Somewhere near you, there’s a prospective student opening a search engine. They’re looking for where they’re going to attend school in the autumn. They type in the course they’re looking for and hit enter. Does your institution appear in the search results?
One way you can improve the odds of your college appearing is through paid advertising. Otherwise known as pay per click (PPC), it’s a way to step ahead of the pack and increase your enrolments.
The best part is that PPC isn’t just confined to search engines. You can create adverts that appear on Facebook, Instagram, YouTube and other platforms where your target audience is active.
So let’s break this down and uncover just what PPC advertising is and how you can use it to get ahead of the competition.
PPC is exactly what it sounds like: you pay every time someone clicks on your ad. In search engines it increases your chances of appearing at the top of the search results.
Using Google Ads or Microsoft Advertising, you place bids on keywords that relate to what you offer. For example, this could be ‘midwifery course’ or ‘engineering degree’. You can also target people by interests and the types of websites they visit. Depending on whether you’ve opted for search or display, your ads will then begin appearing on search engines and websites.
When a user clicks on your ad, you pay a small fee to the search engine, but it should be less than what the lead is worth. Especially if you optimise your ads to make them relevant with useful landing pages – for this, you’ll be charged less per click.
The same principles apply to social media PPC. However, here you are able to target more specific demographics that you may find useful like location, interests and connections.
Before you start any paid advertising campaign for your college or university, you need to know what you want to achieve. Do you want people to come to your open day? Are you after more course enrolments? Do you want to increase your school’s visibility?
Once you have your goal, you can figure out the steps you need to take to get there. This will also help you decide which metrics you should be tracking so you can constantly monitor your progress.
Once you have your targets set, you need to match them with your budgets to see if they are achievable. One way to find out how much your campaign could cost is HubSpot’s ROI calculator. This will also help you to determine how and where you run your campaigns.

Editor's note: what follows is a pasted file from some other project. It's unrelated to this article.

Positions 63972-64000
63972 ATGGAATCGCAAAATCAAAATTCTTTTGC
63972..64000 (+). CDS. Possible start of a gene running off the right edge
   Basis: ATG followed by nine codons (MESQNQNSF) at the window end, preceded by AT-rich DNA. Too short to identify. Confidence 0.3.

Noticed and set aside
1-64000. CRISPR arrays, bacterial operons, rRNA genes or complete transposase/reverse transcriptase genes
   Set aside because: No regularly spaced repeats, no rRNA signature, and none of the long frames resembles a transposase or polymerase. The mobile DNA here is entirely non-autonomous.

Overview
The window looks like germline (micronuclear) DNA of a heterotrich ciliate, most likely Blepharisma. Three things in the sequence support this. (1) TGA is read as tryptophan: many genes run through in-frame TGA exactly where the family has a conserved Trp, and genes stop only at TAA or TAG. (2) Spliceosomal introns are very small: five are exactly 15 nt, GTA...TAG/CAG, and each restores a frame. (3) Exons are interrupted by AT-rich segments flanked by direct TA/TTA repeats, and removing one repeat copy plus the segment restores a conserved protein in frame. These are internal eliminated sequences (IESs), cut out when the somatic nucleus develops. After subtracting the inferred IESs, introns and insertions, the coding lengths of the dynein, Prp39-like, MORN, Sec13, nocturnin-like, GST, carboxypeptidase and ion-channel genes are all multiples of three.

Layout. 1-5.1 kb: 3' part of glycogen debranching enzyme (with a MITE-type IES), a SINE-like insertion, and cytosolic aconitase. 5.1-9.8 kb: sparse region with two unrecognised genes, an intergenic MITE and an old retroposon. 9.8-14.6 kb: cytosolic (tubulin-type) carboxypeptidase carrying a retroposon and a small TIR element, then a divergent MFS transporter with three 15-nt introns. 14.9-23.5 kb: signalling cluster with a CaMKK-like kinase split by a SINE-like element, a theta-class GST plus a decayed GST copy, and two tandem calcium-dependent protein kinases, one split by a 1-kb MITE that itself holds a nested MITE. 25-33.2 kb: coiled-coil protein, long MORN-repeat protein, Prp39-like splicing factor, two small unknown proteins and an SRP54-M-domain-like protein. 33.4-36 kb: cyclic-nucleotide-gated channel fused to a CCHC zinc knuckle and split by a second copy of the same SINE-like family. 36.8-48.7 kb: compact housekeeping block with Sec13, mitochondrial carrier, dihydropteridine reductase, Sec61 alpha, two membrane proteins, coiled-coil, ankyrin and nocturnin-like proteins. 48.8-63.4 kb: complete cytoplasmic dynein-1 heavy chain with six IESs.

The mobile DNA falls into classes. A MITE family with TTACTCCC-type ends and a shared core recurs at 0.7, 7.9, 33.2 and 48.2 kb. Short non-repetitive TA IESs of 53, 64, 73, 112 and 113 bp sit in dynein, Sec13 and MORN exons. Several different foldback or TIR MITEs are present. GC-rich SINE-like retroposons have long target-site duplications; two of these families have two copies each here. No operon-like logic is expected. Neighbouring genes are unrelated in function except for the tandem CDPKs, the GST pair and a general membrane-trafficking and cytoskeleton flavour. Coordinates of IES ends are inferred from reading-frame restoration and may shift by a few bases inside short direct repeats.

When it comes to spending your budget, remember that optimising your ad copy and landing pages will reduce your cost per click. This is essential for maximising your spend – you’ll get more leads for the same total cost.
If you don’t know your target audience, you’re going to struggle to reach your goals. You’ll also probably waste a large portion of your budget.
Understand your prospective students by creating personas. A good place to start with this is analysing your current students. Find out their behaviours and what attracted them to your institution. The commonalities will be a great foundation for your marketing personas.
Every advertising platform has its own targeting options. Generally speaking, search engines will use keywords with some level of demographic targeting, while social media allows you to direct ads at specific groups.
If you don’t get your targeting right, that’s money down the drain. Use your personas to figure out which platforms to spend more time on. If your potential art students use Instagram three times as much as Facebook, which would be better to advertise on? Audience research is the key to success.
When it comes to keywords, you might not know where you start. With so many different courses and qualifications, it can be overwhelming.
A good piece of advice to remember is that your keywords shouldn’t be too broad. Bidding on vague phrases like ‘master’s degree’ will waste time, money and leads – three things colleges can’t afford to lose in paid advertising. Prospective students will probably be in the research phase and an enrolment could be months down the line.